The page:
But let me ask you a question: Are you sure the tidbits of advice you have received are not outdated? What if the advice is just downright wrong? Following outdated job search advice will likely hurt your chances of being competitive as a Job Seeker.
So how do you find out which advice is sound and which advice should be avoided? To arm yourself against poor job search advice, take a look at the following top 5 outdated job search myths listed below: Myth #1: Your resume can only be one page.
This is one of the most ridiculous pieces of advice out there! Of course all your content should be relevant; however you should focus on providing enough great job qualification content to show the hiring manager you are competitive for the position.
So don't worry about some arbitrary page limit! Myth #2: Include "references available upon your request" on the bottom of your resume.
This statement is about as relevant to your ability to do the job as you stating you love long walks on the beach and know how to needlepoint.
Believe me, if the hiring manager wants references, she will request them! Be sure to only include content relevant to how you meet the job qualifications in your resume.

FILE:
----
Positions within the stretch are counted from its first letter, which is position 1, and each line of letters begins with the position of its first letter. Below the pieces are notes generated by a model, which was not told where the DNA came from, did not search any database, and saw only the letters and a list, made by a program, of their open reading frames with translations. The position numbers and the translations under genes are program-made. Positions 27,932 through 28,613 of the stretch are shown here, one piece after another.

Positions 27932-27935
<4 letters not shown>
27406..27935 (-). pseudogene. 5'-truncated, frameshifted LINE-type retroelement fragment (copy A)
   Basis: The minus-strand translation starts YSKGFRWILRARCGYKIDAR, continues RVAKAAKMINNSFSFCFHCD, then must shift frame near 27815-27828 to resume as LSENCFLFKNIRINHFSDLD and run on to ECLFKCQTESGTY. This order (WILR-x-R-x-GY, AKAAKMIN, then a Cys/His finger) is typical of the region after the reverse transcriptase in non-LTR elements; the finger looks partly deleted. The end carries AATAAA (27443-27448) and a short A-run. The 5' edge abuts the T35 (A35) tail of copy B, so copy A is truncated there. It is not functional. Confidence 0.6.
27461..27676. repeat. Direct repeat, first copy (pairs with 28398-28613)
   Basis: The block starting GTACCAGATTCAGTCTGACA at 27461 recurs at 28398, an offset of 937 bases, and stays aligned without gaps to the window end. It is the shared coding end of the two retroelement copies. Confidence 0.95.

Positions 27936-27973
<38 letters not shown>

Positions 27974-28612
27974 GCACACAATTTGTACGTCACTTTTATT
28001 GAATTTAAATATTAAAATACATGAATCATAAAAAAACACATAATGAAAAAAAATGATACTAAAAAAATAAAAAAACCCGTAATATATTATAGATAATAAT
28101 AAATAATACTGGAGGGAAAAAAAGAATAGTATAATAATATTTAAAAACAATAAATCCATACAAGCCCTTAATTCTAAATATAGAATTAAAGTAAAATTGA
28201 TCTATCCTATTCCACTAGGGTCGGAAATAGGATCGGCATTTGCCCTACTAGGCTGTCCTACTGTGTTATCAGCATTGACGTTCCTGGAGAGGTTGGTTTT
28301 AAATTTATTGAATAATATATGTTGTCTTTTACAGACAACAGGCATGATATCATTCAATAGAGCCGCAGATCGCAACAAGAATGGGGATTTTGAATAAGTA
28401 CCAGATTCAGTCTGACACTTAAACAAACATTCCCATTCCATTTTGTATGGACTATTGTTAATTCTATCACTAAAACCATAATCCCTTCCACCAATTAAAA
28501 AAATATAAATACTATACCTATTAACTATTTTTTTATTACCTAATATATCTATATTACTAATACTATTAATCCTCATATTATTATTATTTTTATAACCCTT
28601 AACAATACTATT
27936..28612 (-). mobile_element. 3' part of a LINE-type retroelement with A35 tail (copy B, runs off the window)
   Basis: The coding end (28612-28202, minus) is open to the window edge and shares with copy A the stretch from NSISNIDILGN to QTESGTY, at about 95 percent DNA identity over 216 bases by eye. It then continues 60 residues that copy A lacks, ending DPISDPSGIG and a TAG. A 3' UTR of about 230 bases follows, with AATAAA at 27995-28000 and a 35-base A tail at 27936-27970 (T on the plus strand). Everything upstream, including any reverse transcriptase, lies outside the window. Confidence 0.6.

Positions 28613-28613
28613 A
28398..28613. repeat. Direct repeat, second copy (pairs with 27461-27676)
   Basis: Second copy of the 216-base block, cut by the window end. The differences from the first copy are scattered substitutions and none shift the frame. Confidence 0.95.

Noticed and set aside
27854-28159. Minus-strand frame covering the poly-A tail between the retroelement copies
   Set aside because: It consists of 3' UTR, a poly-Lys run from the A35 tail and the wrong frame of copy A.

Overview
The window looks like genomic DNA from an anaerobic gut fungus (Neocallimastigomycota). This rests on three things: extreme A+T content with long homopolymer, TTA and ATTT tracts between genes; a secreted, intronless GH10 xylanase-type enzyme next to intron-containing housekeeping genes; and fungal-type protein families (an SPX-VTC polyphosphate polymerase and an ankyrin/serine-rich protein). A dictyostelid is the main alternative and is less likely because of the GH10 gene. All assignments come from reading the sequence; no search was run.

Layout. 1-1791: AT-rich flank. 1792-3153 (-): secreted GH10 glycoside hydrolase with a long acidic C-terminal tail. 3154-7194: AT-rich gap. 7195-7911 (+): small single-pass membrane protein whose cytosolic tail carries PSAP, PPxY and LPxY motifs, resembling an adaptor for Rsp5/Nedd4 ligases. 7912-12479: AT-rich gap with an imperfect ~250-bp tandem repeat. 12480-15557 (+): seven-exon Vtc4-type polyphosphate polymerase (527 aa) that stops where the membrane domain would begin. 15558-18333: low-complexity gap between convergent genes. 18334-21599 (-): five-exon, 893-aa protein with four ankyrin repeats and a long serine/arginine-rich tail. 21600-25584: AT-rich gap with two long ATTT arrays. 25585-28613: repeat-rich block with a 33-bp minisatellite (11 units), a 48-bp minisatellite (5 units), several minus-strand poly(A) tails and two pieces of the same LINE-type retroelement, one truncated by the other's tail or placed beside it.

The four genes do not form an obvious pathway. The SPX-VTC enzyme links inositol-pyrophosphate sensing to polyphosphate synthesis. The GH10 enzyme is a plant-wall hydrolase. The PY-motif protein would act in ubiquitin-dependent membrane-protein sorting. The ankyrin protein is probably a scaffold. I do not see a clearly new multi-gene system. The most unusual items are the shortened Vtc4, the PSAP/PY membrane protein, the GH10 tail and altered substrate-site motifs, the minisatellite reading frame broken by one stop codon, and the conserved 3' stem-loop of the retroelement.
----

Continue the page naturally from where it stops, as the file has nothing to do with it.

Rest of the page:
Myth #3: Include an objective.
Including an objective in your resume can be catastrophic.
One of my applicant's resume objectives stated "To obtain an entry level position as a financial analyst in a company where I will be able to grow and meet new challenges".
Not a bad objective, right? The problem is he was applying for a position with me as a recruiter...
YIKES! I recommend leaving the objective off and if you feel you need to craft a message, a well written cover letter will be a million times more effective than an objective! Myth #4: Mail or fax your resume to perspective employers...
or better yet, drop your resume off in person.
Believe me when I say you won't stand out...
you will look outdated! It is extremely rare for businesses to accept applications or job inquiries any other way except electronically.
I would recommend you not even invest in good resume paper as hard copy resumes are a thing of the past.
Myth #5: Frame your "weakness" as a positive.
Being asked to describe one of your weaknesses is probably one of the toughest questions to expect during an interview.
When a Hiring Manager asks you this question, she is not only analyzing whether or not you recognize your weaknesses, but wants to know if you have a plan to do something about them.
Answering this question is a chance for you to show your self-awareness as well as your willingness to continually improve as a professional.
Spend time preparing for this question so you dazzle your future employer with your maturity.
Whatever you do, do not attempt to fluff your way through this question by using a false positive, self-serving statement like "I work too many hours", "I am too hard on my team", or "I am a perfectionist".
Your interviewer will see straight through this type of answer and will not be impressed.
Have any questions? Ask the clinical trial staffing team here and we will be happy to help.
I do hope this "myth buster" article has been of benefit.
Investing in a Lifetime of Success, Angela Roberts